G 3,10 0
PROSECUTION EXHIBIT l FIB OFFERED R./3 ADMITTED R. lb
Stipulation of Fact — United States v. Cruz
III. THE MISCONDUCT
4.
The Baghdad Central Confinement Facility (BCCF) is located in Abu Ghraib, a city located approximately 12 miles west of Baghdad, Iraq. Within the BCCF there are several compounds used to hold a large number of detainees. One of the compounds is actually a series of buildings built to contain individual cells. This compound is known as the "hard site" and consists of a number of halls, or tiers. Detainees in tier 1 were divided into two sub-tiers, tier 1A and tier 1B. During the relevant time, tier 1A was used for MI holds, those individuals who were believed to possess information of tactical, strategic, or operational value. Tier 1B was used to house certain sub-categories of civilian detainees including women and juveniles. Tier 1B also housed detainees who had caused disciplinary problems.

5.
On the night of 25 October 2003, the accused was awakened by SP an MI soldier known to the accused and assigned to the accused's unit. SPC told the accused that the MP had some suspected rapists in the hard site and asked the accused if he wanted to se- low the MP dealt with the alleged rapists. The accused agreed to accompany SPC to the hard site. The accused, SPCdS, and SPC 111111111.111m1pall of the 325 th Military Intelligence Battalion arrived at the hard site and walked to tier 1 B. At tier 1 B, the accused found a number of MP personnel resent including the night shift NCOIC of the hard site, CPL iiiiimithe night shift NCOIC of tier 1A, SPC the NCOIC of tier 1 , and SPC aftiggingull a soldier assigned to work in the hard site on the night shift. Also present were Mr. eliIIMIMIMIN. an employee of the Titan Corporation, Baghdad International Airport (BIAP), Baghdad, Iraq as well as various Iraqi Corrections Officers and other members of the 372d MP Company. These other members of the 372d MP Company, SPC eine and the Iraqi Corrections Officers did not participate in the

abuse of detainees that was to follow.
6. Upon arrival, the accused was notified by SPC that the MP were "taking a break." It appeared to the accused as if the MP had previously been conducting some sort of activity with three detainees. The detainees were in a cell together, and all three were naked. The detainees appeared to be afraid and deeply distressed. The three detainees in the cell and that were later abused werea1.111111111111.1.1...seignis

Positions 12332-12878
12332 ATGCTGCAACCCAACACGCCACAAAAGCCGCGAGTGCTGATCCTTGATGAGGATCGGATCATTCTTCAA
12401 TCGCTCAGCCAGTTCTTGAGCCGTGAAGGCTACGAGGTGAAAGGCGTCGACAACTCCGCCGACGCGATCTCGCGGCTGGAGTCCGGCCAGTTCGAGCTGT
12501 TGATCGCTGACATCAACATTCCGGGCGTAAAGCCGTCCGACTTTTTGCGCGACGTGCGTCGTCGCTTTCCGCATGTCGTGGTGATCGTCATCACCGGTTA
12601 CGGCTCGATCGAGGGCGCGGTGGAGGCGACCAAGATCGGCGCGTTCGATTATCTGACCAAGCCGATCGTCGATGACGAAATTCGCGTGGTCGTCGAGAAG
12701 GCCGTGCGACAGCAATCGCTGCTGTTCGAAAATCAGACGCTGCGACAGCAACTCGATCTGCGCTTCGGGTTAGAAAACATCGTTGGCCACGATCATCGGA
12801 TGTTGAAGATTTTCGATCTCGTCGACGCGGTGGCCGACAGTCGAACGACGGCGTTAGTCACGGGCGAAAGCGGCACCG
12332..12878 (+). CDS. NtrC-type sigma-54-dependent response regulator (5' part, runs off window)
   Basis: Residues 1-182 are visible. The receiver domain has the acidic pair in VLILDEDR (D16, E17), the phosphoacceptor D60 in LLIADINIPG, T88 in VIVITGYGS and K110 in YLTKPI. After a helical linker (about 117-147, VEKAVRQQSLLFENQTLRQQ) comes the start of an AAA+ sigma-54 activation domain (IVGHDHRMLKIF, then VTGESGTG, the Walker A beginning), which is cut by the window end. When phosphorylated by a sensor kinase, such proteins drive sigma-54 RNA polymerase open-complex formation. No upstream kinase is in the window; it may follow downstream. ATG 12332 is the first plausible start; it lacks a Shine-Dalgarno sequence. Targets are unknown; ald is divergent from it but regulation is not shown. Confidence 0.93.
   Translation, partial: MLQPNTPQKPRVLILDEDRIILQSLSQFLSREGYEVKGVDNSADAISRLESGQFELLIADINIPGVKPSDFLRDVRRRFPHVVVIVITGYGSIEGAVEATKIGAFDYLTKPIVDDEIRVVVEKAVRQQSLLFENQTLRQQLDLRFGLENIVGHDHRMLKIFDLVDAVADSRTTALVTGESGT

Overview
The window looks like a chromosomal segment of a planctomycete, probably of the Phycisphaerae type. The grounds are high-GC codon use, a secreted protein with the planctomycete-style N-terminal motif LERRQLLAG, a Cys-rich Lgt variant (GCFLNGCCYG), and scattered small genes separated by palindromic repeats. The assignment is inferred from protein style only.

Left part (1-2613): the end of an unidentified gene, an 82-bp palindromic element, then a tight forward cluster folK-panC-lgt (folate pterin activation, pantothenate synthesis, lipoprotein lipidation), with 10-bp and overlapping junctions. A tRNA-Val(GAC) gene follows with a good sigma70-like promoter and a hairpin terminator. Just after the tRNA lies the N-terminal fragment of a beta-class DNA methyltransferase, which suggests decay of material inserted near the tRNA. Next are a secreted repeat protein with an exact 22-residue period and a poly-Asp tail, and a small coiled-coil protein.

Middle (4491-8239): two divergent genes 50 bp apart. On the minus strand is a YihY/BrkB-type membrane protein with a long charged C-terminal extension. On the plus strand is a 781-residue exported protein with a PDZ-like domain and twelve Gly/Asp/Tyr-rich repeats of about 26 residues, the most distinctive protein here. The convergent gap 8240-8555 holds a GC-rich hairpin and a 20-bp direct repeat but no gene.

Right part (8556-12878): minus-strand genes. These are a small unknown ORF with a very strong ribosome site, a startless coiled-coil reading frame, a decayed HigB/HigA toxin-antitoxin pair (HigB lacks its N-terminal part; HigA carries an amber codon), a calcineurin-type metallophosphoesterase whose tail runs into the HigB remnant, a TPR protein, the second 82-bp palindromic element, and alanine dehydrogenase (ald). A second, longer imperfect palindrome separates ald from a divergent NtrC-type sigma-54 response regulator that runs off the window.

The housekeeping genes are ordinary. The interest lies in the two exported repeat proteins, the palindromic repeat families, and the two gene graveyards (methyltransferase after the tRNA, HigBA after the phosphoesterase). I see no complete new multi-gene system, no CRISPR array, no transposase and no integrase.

411116111011S4MON Mr. ISAMU. and Mr. NM ISN!
7. SPC then opened the cell and pulled the detainees into the hallway. SSG wand CPLIIIIMIllewere initially standing by and observin . SP0111111111110 —was present and was holding a camera. SPC was also
present. SSGIIIIMMINErma, and SP ,bean yelling at the detainees and-forcing-them-to-lay-on-the-floor.—SSAIMMCPLWID; and -SP then began to force the detainees to crawl along the floor dragging their genitals on the floor itself. The accused joined in this effort, yelling at the detainees and using his foot to keep the detainees from rising too high off the floor. The detainees, principally at
2
C 03101

Stipulation of Fact — United States v. Cruz
CPL
instruction, were also forced to roll on the ground and perform a variety of
physical exercises while they were naked.

8. At some point prior to this activity, the accused was told that the detainees had
allegedly raped a 15-year-old boy, also detained in the facility. Mr. ..ma Mr.

ammo and Mr..1.1.11.111.11.11 had denied doing so, confessed to the act, recanted,
then apparently "confessed" again. At some point, the accused asked SSGINIONSpif
the abusive behavior the detainees were being subjected to was permissible. SSG
(.111111.11.told the accused something to the effect of "what you don't understand is that we don't get the chance to do this stuff in the civilian world."
CPLD then added
that he "loved this shit." When pressed, both SSGMIIII.nd CRUM. stated
that they were "within their rights" to abuse detainees. The accused observed that one
of the detainees was bleeding from his wrist were he was still handcuffed or possibly the
knee. The accused commented on this bleeding to the MP and asked if the abuse
should stop. CPL
urged the accused and others to continue with the abuse, and
the accused and other individuals participating in fact did continue.

9. Notwithstanding SSG
and CPLINININ.assertions that the abusive
behavior was "within their rights," the accused knew based on his training, experience,
and education that such behavior was illegal, Immoral, and without legal justification or
excuse. Nevertheless, the accused assisted the MP in abusing the detainees.
10. SSG , CP4EE, SPC